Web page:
Monday, July 20, 2009
Radio: The San Francisco treat
Were you surprised that one of the biggest radio stories of the week got so little play?
An FM station in San Francisco – the fourth largest radio market - that sold for $33.7 million in 2004 was just sold again – this time for the paltry fire sale price of $6.5 million. That’s minus $27 million and change in just under 5 years.
Here’s the quick back story.
Joe Bayliss, who’d been a sales manager for AMFM/Chancellor and later CBS Radio, started Flying Bear Media, with the backing of Alta Communications, Tailwind Capital, and Weston Presidio.
Its first and – fortunately - only purchase was a Hip-Hop formatted class A FM, KBTB, licensed to Alameda, Calif., in the San Francisco market. The seller, the Spanish Broadcasting System, wrapped the deal in October, 2004.
Citing an expensive and expansive music research study, Bayliss changed KBTB to a dance music format with the identity - Energy 92.7 – and aimed its promotion and marketing toward the Bay area's gay and lesbian audience.
Eventually, it got calls to match its moniker – KNGY.
Its debut received a large amount of publicity from both the straight and gay press in San Francisco, including these articles from the Bay Area Reporter and SF Gate.
But KNGY generated neither ratings nor revenue – and, last week, the private equity investors took the pipe and unloaded it at a deep discounted fire sale price to Ed Stolz, who used his own money to make the purchase.
Stolz made news a few years back when he attempted but failed to back out of a $25 million deal with Entercom for his KWOD/Sacramento, Calif.
Maybe this fire sale was given little play because it was an isolated case since it was just a single station trading owners?
Just write it off as three smaller and overextended private equity firms that sold off a station to someone with cash on hand.
But isn’t that how these things always begin?
The small guys are the first to get whacked. Private equity backers take the hit, and get out from under a toxic deal by selling it off to someone with liquidity.
Face facts. What right-minded lender is going to invest in a business that’s rapidly down trending in revenue and influence?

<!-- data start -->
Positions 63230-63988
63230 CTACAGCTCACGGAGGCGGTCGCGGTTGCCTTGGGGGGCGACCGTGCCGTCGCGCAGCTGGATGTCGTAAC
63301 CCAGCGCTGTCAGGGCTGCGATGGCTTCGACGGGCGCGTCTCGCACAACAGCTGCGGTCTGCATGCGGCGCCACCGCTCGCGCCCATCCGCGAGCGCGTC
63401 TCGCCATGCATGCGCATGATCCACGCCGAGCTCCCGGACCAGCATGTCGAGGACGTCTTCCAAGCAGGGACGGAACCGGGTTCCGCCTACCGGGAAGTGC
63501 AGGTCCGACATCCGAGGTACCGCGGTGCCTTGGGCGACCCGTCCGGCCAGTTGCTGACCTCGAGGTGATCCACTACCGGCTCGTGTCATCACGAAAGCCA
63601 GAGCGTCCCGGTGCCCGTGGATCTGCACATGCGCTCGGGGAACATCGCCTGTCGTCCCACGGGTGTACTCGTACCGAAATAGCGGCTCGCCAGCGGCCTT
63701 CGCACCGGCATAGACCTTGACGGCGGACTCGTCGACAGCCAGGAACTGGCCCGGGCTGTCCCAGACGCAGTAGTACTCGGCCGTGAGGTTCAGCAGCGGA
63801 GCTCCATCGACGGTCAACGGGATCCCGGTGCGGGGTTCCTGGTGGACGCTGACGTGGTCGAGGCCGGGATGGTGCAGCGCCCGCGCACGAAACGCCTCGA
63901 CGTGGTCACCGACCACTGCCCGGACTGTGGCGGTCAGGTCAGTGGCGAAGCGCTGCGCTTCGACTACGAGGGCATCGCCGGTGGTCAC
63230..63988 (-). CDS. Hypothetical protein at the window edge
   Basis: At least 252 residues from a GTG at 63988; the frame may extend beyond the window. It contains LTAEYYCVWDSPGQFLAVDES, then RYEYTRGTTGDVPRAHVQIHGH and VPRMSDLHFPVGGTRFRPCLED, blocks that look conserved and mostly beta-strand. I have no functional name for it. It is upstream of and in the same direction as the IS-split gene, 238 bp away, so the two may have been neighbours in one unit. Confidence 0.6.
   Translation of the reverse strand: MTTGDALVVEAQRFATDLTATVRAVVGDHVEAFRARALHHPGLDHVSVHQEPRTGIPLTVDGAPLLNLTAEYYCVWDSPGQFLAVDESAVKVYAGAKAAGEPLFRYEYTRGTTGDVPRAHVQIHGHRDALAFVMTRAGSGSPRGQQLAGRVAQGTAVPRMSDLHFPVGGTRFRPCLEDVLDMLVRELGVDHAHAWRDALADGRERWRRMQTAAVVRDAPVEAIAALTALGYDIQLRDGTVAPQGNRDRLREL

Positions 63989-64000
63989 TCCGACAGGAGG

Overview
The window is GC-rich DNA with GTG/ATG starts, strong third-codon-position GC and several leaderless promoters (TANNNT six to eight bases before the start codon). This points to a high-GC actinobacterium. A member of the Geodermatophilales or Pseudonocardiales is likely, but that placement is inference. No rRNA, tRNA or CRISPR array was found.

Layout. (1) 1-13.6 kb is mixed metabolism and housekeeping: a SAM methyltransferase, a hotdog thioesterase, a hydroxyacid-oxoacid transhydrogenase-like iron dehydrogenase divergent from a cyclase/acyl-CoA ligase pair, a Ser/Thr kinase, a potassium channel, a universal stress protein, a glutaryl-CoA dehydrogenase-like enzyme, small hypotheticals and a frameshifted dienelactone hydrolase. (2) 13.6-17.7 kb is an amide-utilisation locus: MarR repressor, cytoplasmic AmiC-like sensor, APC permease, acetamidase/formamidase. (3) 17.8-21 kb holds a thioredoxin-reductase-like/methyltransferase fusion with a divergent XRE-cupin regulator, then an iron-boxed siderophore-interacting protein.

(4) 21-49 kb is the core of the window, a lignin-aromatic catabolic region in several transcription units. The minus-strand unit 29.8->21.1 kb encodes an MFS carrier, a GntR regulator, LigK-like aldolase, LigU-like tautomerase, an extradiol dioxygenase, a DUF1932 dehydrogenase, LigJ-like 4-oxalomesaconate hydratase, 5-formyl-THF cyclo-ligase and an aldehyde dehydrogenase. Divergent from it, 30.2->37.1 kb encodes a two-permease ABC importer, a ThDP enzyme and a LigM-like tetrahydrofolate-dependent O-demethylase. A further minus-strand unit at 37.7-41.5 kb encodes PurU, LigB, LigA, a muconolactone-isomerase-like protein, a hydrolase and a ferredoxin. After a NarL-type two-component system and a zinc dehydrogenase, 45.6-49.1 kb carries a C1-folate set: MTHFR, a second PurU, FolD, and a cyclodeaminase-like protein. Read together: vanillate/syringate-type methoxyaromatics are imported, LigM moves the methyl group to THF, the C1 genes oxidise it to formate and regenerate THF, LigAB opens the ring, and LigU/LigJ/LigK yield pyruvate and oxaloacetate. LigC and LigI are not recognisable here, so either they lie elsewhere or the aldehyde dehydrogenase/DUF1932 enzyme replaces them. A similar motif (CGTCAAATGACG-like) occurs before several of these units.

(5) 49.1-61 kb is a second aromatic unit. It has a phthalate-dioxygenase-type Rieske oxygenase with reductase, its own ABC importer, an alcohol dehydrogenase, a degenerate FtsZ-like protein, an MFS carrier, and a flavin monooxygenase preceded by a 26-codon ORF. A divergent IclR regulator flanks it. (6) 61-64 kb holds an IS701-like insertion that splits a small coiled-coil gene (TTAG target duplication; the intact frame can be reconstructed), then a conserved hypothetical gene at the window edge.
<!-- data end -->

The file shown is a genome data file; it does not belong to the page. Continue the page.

You know there are other private equity firms combing old FCC records in search of those who sold their radio stations became overnight multi-millionaires following deregulation when station prices jumped anywhere from fifteen to over fifty times cash flow. They want to unload these properties now. No reasonable offer refused. No, scratch reasonable. We'll take anything.
These firms have to get radio off their books before one of the Terri Schiavo chains - Citadel or Radio One implode – and that Armageddon will happen sooner than later.
It awaits a thaw in the frozen credit market.
You also know there are those we like to call real broadcasters who are awaiting their reentry. Some may even be able to buy back properties they sold for ten cents on the dollar – maybe less.
They have the best seats in the house. They have an unobstructed view of the future radio industry profit centers.
They're not encumbered by that inside-looking-out tunnel vision that’s inflicted those currently trying to wheel and deal their way out of this pit of hell. Most of those running radio today will be faced with the option of stepping out of the frying pan and into a white-hot fire or a bubbling caldron of grease. Either way, it won’t be a pretty sight.
It’s a fact that every economic boom puts the crooks at the top. Somewhere along the way, radio forgot what its business is. Its business, like any business, is defined by the want the customer satisfies when he or she uses the product or service. Satisfying the customer should be the mission of every business. In radio’s case it was the all-but-forgotten listener. Radio also forgot that its only real profit center is a client whose check hasn’t bounced.
The real broadcasters know that this time around terrestrial will have to be matched in unique ways with on-line – and its true audience measurement will be a boon – not a bust for radio. They see the many profitable opportunities that lie ahead for new local, regional, and national revenue streams.
Then there’s the, pardon the pun, big one – the San Andreas Fault of radio chains - Clear Channel. What do you say? Mid-September? Flunking Ethics 101 will be the least of Bain and Lee’s problems. When that one goes, the domino theory will become reality – and the radio will have its own version of the Santa Ana winds fanning the fire sales that will sweep the over leveraged chains.
Yes, this comedy is ending the way it was destined to. Hope you like your radio well done.